Who's doing identification

Dennis Paulson dpaulson at MAIL.UPS.EDU
Wed Oct 23 16:29:31 CDT 1996

Teresa Sholars wrote:

>The lack of vouchered material is a serious problem in both consulting work
>and  ecological research (see Madrono, 1995 "The Future of California
>Floristics and Systematics: Collecting Guidelines and Documentation
>Techniques", Ferren, Maguey  and Sholars  )
>Often environmental reviews are written with plant species listed that
>don't occur in the area.The review may  even  have improper species
>selection in the restoration section.
>Systematists then get called to review documents (often for free) to see if
>if there is improper species identification.

The "often for free" phrase got to me.  I am frequently asked by
environmental consulting firms, environmental organizations, and
state/federal agencies, among others, to review documents about dragonflies
or birds and other vertebrates, very occasionally with monetary
compensation offered up front, but usually just because "you're an expert."
I guess if you work in a museum or university, it's your "job," and I've
done it for years.  My attitude began changing when it finally dawned on me
that I was (a) the person who knew the most about the subject, and (b) the
only one who wasn't getting paid for my involvement in the project.  So
I've become a little more resistant to such requests in recent years.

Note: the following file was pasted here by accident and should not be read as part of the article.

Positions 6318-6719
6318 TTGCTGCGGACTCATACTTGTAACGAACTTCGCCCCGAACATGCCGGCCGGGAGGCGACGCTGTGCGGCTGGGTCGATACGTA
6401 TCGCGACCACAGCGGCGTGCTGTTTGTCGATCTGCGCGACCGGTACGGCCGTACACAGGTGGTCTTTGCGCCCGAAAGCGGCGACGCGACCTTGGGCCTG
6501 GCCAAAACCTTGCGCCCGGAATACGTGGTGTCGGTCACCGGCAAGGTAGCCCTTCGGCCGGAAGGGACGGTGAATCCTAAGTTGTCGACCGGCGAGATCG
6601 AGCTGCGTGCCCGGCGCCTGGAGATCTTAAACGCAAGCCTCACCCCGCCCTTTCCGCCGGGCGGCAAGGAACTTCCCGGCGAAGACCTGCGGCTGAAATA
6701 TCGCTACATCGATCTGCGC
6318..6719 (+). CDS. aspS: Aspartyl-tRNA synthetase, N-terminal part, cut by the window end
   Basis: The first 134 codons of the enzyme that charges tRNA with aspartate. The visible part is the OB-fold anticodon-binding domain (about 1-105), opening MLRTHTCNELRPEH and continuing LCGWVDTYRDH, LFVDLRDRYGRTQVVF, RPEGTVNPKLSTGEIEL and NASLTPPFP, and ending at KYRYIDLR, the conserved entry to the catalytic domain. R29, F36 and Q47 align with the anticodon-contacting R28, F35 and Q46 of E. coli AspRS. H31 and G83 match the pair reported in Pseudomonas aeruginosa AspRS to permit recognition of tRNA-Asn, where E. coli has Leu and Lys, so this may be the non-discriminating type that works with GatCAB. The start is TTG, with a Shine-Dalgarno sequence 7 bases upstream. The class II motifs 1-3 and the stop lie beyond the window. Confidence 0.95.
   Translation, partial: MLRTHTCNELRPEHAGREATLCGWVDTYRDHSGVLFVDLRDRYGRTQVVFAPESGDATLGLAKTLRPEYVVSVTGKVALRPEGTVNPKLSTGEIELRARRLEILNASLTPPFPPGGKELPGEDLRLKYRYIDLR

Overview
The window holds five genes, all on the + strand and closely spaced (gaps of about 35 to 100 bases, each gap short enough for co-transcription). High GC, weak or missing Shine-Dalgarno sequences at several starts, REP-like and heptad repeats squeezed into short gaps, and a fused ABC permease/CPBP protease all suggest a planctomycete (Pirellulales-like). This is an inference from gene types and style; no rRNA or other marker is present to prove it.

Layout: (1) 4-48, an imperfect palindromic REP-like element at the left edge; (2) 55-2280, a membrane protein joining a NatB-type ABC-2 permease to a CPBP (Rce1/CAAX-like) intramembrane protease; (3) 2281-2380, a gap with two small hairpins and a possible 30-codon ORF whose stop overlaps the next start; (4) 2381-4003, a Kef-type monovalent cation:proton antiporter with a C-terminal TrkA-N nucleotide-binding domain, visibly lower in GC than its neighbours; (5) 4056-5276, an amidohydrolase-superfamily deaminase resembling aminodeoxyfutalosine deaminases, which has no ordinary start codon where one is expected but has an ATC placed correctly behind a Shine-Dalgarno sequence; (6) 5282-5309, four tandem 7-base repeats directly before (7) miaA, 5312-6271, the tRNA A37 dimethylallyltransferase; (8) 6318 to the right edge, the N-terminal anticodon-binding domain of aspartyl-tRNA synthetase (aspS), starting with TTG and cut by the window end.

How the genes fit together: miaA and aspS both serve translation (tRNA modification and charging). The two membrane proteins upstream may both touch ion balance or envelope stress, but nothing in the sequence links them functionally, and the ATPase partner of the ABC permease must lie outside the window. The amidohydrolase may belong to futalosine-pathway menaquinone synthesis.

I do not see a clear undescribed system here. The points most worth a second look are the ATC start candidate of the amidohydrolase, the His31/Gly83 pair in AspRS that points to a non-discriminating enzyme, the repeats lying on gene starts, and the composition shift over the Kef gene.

When you get to the "expert" or "resource person" stage, it seems you are
expected to supply that expertise to just about anyone who wants it.  If
you say you don't have time or ask for compensation, you end up feeling a
bit guilty because, after all, it's a document of importance to our
understanding of nature (for example, to confirm the accuracy of the local
distribution or habitat preferences of a whole list of species or to
identify feathers from a series of falcon nests).  Again and again, I've
had representatives of consulting firms or agencies tell me that they would
have been happy to pay me for my services, but they didn't have anything
budgeted for "subconsultants."

Here is another way in which not only taxonomists but scientists and
naturalists in general are being taken advantage of by society.  There are
probably many out there who lack my guilt feelings when they must
repeatedly say no, but I suspect others of you can relate to this problem.
Again, the problem is that we're undervalued.

Dennis Paulson, Director                           phone 206-756-3798
Slater Museum of Natural History                 fax 206-756-3352
University of Puget Sound                       e-mail dpaulson at ups.edu
Tacoma, WA 98416

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